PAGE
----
Additionally, there is no information system set for parents to identify whether teachers caring for their children have a record of abusing students in the past. “Currently there is no mechanism that is effectively monitoring these people,” says Kang. “The lack of transparency on abuser information ultimately leads to parents inadvertently entrusting the care of their children in the hands of past abusers.”

Antidotes for abuse
   How should our society battle this problem? Kang says that raising awareness should be the first and most important step. “The level of the public’s awareness on child abuse is not where it needs to be.” The way to go about this, Kang says, is propelling more campaigning activities and education processes. The attitude that our culture comes to harbor regarding child abuse will be instrumental in both preventing the abuse before it happens and catching it is in its early stages.
   On the governmental front, Kang says that there needs to be a re-education process, consistent supervision, and monitoring of the abuser. “As of now, the law has no significant policy regarding what is done with the abuser,” he says. “If the person is penalized, then it ends there. The case is finished. This is meaningless because it opens up the possibility of that individual committing acts of abuse again. For example, a childcare center head who is convicted of child abuse may be forced to close down the childcare center, but is free to then go and set up a new one under a different name.” In such ways the problem keeps perpetuating, he says. The government must be able to stop these abusers from moving on and repeating their actions through pursing policies that remove the danger of abusers.
   Kang further asserts that there too needs to be transparency about information on abusers. “So the government must settle the issue of how regulation should take place and who will monitor the information on abusers so parents are informed.” Transparency should also be achieved in setting up mechanisms that will clearly indicate if one has abused a child. “Child abuse is very covert and very hard to uncover,” says Kang. “And children being young, do not have the ability to testify, so it becomes extremely hard for protection agencies to judge these ambiguous cases. A solution could be installing more CCTV’s so that it is easier to observe and monitor children in childcare centers.”
   In addition, the government should ensure the quality of childcare center teachers. According to Kang, as the education system became compulsory and the demand for caretakers in childcare increased significantly, our country simply sought to widen the pool of teachers without working toward making sure that they were well trained so that the child’s safety would be guaranteed.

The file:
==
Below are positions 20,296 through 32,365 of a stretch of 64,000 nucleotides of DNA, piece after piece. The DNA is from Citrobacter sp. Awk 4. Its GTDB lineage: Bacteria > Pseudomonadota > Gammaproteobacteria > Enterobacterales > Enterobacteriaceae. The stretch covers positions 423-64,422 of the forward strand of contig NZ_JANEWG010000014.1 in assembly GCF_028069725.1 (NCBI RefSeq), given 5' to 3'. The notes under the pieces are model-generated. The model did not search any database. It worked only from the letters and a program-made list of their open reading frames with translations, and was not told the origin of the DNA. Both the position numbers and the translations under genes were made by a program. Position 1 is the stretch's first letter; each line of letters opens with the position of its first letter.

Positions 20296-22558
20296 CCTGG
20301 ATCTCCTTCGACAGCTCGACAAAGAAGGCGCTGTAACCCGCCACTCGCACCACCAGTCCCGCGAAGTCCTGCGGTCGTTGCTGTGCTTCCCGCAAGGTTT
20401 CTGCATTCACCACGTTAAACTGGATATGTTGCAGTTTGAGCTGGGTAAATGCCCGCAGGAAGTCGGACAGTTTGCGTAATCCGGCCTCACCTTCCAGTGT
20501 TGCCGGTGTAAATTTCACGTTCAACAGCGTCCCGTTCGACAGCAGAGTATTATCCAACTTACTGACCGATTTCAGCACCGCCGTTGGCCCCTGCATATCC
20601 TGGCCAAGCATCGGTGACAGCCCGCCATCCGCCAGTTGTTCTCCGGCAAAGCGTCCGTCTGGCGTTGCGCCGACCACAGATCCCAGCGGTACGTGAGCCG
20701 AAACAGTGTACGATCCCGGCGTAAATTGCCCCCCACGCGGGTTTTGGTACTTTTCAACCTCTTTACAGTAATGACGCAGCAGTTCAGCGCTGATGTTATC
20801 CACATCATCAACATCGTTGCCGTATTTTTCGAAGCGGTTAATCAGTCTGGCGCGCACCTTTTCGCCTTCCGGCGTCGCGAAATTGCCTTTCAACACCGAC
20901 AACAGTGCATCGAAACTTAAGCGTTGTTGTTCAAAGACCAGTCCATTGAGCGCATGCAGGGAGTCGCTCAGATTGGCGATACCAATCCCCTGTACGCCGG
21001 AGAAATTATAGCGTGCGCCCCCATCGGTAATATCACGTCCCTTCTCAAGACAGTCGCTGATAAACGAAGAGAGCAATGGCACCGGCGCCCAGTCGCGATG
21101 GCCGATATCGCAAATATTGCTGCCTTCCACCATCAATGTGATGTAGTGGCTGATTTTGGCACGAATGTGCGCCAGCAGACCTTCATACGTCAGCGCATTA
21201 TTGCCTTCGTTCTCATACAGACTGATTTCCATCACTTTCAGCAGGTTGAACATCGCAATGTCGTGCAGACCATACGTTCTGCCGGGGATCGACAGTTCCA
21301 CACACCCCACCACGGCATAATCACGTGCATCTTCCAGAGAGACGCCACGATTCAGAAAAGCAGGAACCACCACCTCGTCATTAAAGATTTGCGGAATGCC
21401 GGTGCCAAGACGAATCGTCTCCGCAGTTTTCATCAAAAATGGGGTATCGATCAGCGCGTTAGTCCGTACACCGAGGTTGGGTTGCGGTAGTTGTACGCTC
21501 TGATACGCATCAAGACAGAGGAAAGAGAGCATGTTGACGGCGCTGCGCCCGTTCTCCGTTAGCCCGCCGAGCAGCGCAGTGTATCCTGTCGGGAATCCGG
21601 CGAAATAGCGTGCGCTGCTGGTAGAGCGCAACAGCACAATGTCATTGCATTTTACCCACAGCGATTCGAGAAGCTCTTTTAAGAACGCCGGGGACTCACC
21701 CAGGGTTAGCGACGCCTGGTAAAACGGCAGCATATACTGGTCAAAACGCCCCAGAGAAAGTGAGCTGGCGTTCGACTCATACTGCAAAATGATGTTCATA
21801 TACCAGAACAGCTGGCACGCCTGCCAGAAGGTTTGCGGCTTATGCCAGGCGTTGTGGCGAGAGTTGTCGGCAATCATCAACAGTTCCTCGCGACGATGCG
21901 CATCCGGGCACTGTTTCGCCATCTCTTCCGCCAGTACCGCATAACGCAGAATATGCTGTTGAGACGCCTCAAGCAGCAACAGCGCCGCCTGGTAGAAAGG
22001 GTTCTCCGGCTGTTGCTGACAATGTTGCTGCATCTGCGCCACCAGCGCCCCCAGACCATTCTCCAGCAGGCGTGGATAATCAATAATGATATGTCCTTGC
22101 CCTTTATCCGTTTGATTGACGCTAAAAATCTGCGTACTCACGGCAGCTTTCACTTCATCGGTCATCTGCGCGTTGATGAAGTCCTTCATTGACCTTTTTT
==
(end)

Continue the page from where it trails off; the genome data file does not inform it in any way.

But other than training, Emery says, we need to support caretakers by decreasing strain for instructors. For example, in cases where the child to caregiver ratio is unbalanced, there is a large amount of strain for the caretaker. “It must be ensured that the circumstances are so that caregivers are not pushed to exhaustion which could lead to using violence,” he says.
   Emery also says that street-level bureaucrats need to be given more authority so that they can tackle child abuse cases more efficiently. “The police officers, social workers, and child welfare workers in Korea have little authority, and this is a problem. In effect, they can only intervene when the party in question is willing to comply,” he says. Society needs street-level bureaucrats who are well trained in these issues and have the ability to exercise their training so that they know what to do when they face these problems.

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   To raise a child with love and care is to foster a bright future. Perhaps this is the reason why it is even more unacceptable that abuse is happening in the very places that are meant for this purpose. Child abuse must be effectively punished and fundamentally conceived of as a crime by society. It is time to realize the seriousness of child abuse, contemplate about what it constitutes, and to recognize that education and discipline should by no means include violence. Society’s collective duty as a whole is to ensure that childcare centers remain the institutions that reflect Fröbel’s initial intention of a haven for children and ultimately, society’s hope.